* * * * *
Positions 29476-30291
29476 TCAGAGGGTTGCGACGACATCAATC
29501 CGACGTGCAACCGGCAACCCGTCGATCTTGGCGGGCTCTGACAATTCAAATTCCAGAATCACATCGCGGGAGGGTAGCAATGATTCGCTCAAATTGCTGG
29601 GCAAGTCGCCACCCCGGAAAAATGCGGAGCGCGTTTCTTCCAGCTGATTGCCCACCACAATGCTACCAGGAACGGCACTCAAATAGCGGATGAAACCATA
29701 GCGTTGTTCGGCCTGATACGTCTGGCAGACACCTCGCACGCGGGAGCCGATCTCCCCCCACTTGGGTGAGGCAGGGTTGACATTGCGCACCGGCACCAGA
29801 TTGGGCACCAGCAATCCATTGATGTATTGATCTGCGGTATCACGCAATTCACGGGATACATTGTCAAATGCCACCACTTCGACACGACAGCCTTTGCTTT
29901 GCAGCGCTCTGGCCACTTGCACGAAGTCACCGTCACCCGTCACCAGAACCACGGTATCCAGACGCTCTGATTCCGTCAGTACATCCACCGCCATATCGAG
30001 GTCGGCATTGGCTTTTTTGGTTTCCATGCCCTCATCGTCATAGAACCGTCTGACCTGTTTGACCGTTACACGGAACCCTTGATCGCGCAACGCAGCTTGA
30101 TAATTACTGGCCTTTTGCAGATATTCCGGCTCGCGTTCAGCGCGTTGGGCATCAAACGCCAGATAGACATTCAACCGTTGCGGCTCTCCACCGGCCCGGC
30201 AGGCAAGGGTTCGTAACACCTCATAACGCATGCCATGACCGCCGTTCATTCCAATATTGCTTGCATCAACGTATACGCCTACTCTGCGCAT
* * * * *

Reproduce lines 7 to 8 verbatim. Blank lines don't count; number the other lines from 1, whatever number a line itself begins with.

29901 GCAGCGCTCTGGCCACTTGCACGAAGTCACCGTCACCCGTCACCAGAACCACGGTATCCAGACGCTCTGATTCCGTCAGTACATCCACCGCCATATCGAG
30001 GTCGGCATTGGCTTTTTTGGTTTCCATGCCCTCATCGTCATAGAACCGTCTGACCTGTTTGACCGTTACACGGAACCCTTGATCGCGCAACGCAGCTTGA